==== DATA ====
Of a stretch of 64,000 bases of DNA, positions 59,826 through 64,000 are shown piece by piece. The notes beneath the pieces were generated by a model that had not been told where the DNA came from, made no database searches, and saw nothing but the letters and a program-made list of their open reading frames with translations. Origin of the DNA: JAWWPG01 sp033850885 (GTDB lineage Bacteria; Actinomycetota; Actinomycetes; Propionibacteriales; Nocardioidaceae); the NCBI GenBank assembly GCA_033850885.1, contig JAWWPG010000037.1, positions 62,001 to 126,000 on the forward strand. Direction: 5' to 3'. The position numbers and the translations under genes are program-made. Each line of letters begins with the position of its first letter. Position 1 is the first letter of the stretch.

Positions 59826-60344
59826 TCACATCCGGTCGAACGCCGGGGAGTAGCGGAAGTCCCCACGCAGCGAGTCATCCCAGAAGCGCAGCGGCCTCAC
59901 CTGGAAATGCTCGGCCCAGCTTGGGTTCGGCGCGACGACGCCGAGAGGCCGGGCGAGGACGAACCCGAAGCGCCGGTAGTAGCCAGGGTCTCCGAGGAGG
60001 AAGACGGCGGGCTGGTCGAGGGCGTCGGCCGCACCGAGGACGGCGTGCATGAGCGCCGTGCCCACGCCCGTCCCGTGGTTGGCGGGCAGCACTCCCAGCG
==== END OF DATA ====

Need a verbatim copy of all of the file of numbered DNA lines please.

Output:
Of a stretch of 64,000 bases of DNA, positions 59,826 through 64,000 are shown piece by piece. The notes beneath the pieces were generated by a model that had not been told where the DNA came from, made no database searches, and saw nothing but the letters and a program-made list of their open reading frames with translations. Origin of the DNA: JAWWPG01 sp033850885 (GTDB lineage Bacteria; Actinomycetota; Actinomycetes; Propionibacteriales; Nocardioidaceae); the NCBI GenBank assembly GCA_033850885.1, contig JAWWPG010000037.1, positions 62,001 to 126,000 on the forward strand. Direction: 5' to 3'. The position numbers and the translations under genes are program-made. Each line of letters begins with the position of its first letter. Position 1 is the first letter of the stretch.

Positions 59826-60344
59826 TCACATCCGGTCGAACGCCGGGGAGTAGCGGAAGTCCCCACGCAGCGAGTCATCCCAGAAGCGCAGCGGCCTCAC
59901 CTGGAAATGCTCGGCCCAGCTTGGGTTCGGCGCGACGACGCCGAGAGGCCGGGCGAGGACGAACCCGAAGCGCCGGTAGTAGCCAGGGTCTCCGAGGAGG
60001 AAGACGGCGGGCTGGTCGAGGGCGTCGGCCGCACCGAGGACGGCGTGCATGAGCGCCGTGCCCACGCCCGTCCCGTGGTTGGCGGGCAGCACTCCCAGCG